SF1017 Dahle (DFL-Northfield) proposes an after-school learning grant program that would support high quality opportunities to Minnesota kids; promoting attendance, positive behavior and high academics. SF441 Jensen (DFL-Owatonna) also addresses an increase in youth after-school enrichment revenue.

Read more: An Ed Week article stressing the benefits to after school programs and the link to a decrease in crimes involving young people.

Senator Nelson (R–Rochester) presented SF1482, which would increase the revenue to teacher evaluations in a program that is incredibly important, but has had very little financial support.

Mary Gilbert of St. Paul Public Schools states, “Any step forward to help districts who don’t have a Q Comp plan with the very robust evaluation process of teachers is beneficial.”

Senator Stumpf (DFL-Plummer) introduced SF1124 to a very receptive crowd. As Senator Bonoff (DFL-Minnetonka) exclaimed “ This may be the most important finance bill we have heard.” In a nutshell, since only a certain number of districts have QComp money that can be used for teacher evaluation, the vast majority of districts do not have access to those funds. This has created a huge inequity in our state because districts who lack this funding have to dip into their pockets to fund teacher evaluations. An example: Lakeville has 0% funding to address its 11,000 students.

Editorial comment from Heidi Huelster:

As a parent I am thrilled to see Senator Kent’s (DFL-Woodbury) SF1364 presented. It delivers a common sense, creative solution to a long-term problem. Minnesota ranks 48th out of 50 when it comes to student/counselor ratio. Let me repeat myself…48th.

By adding this grant program, districts can opt into this team-based service that includes a school nurse, counselor, chemical dependency professional, social worker and school physiologist. This approach addresses a real change that can make the biggest difference, not only with our kids, but our families and our schools. It will also add over 800 new jobs in Minnesota. I truly think it’s one of the many bills I’ve heard this session that would have immediate, and powerful impact.

 

Bill Introductions

Thousands of bills are introduced each session. Each week in this section you will be able to read through newly introduced bills that deal with education. No bill can be heard in committee that has not first been introduced on the floor of the House or the Senate, so unless it is on this list, you won’t see it in committee. Conversely, the chair of each committee is charged with deciding which bills will be heard. Reading through these bills gives us a better understanding of what our elected leaders are thinking.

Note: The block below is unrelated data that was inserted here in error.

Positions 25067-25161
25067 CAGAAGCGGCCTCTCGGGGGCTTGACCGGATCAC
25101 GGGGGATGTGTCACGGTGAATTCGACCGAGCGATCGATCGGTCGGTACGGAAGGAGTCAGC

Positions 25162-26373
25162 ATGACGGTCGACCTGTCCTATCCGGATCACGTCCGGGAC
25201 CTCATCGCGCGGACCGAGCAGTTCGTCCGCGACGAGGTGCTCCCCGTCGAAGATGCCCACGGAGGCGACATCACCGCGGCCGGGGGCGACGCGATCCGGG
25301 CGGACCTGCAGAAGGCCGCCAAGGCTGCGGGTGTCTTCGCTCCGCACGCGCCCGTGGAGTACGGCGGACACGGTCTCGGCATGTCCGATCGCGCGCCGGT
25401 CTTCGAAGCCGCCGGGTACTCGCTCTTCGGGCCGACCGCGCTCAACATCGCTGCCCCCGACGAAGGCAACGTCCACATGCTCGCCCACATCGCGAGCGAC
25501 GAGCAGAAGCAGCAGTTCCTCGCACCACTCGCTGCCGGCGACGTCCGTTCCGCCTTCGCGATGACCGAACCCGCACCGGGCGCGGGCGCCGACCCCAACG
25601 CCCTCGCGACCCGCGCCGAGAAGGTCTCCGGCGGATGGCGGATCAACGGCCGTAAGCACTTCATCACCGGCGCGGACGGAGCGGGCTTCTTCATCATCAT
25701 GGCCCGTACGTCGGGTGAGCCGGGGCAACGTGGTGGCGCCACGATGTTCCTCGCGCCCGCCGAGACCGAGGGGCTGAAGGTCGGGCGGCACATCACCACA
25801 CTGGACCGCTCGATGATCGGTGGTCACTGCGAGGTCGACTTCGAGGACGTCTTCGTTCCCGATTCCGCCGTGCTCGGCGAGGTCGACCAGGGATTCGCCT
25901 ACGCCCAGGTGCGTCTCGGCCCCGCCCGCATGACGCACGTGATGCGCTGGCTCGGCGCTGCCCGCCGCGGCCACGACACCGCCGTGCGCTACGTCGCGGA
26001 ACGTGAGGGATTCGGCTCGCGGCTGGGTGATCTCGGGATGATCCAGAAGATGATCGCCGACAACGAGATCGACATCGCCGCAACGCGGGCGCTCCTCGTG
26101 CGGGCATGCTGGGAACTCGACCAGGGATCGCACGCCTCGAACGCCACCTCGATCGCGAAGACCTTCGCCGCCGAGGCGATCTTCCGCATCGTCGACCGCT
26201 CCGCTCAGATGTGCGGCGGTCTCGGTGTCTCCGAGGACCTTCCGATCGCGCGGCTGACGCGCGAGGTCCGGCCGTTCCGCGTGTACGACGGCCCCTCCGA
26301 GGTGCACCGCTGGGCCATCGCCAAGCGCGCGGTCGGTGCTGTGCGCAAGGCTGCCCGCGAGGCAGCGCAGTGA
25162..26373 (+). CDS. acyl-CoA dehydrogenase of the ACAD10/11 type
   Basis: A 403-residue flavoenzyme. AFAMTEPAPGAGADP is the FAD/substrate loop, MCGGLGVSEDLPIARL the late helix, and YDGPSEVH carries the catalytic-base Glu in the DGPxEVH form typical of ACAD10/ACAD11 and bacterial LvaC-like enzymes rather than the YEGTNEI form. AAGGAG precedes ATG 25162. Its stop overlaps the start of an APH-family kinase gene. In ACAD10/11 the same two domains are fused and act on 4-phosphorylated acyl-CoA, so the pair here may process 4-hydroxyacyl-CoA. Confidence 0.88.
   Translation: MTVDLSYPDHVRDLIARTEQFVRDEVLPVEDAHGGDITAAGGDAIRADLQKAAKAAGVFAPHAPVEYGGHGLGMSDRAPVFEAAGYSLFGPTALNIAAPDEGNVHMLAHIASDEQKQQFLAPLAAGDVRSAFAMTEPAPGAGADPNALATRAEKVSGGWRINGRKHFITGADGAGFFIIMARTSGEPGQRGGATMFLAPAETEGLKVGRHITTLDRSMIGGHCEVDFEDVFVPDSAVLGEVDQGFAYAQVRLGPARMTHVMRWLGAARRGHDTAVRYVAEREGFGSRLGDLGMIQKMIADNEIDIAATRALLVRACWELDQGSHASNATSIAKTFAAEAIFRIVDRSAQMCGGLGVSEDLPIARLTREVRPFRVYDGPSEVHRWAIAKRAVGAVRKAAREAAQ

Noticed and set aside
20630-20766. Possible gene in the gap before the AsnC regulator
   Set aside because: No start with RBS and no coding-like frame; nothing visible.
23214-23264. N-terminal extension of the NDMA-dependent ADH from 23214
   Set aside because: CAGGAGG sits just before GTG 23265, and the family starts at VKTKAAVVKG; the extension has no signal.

2015 House Education Bill Introductions

2015 Senate Education Bill Introductions

 

Bills to watch 

SF1206 (Johnson DFL-Blaine) and HF1709 (Murphy DFL-Hermantown) Full service community schools established and appropriations

HF1170 (Bennett-R Albert Lea) and HF880 (Anderson-R-Starbuck) Both address loan forgiveness for teachers

SF1124 (Stumpf-DFL-Plummer) Teacher development evaluation revenue and equalized levy funding and appropriations

SF1364 (Kent-DFL-Woodbury) Student support services

HF332 (Runbeck-R Circle Pines) and SF278 (Chamberlain-R Lino Lakes) Childhood literacy provisions modified; dyslexia defined.

 

A look ahead

The Legislature is on Spring break until Monday, April 6th. The Senate Education committee will meet on the 8th. When the legislators return we can expect Education Finance Omnibus bills and then the formation of a conference committee to reconcile two very different education bills.

 

Worth a second look

MCA testing season has begun. Here are divided opinions on the effectiveness of standardized testing to measure students’ growth and hold schools accountable for student achievement.

Pioneer Press editorial on over-testing (written by teachers)

Education Post editorial promoting standardized testing (written by teachers/moms)

Education news blog from a Twin Cities writer and mom: “we need to reveal the racist origins of standardized testing”

 

What Can I do?

Talk to your Legislators. Remember they are just your neighbors. If you see them you’re your Spring Break and their recess next week, tell them what you think! Send an email. Speak up. It’s their job to listen.

Many Minnesota and national organizations exist in education that inform, prepare and alert parents to advocate. Many of these organizations have political agendas whose extent may or may not be readily apparent. We encourage you to make sure, before you join them, that you not only appreciate what they provide, but also agree with their agenda.

Our agenda is serving you—that’s it. Please take a look at our principles. If you agree–join us! Join our policy fellows at the Capitol. Call us with your questions and concerns. We are here to help you advocate for the things you care about.

 

What is Parents United’s agenda? Our agenda is simple: we don’t speak for parents, but work to provide credible, timely information about education policy and the law-making process so parents can speak for themselves. Truth be told, Parents United is a translator of complex terms and policy implications, as well as a navigator fora legislative process often oblique to the public.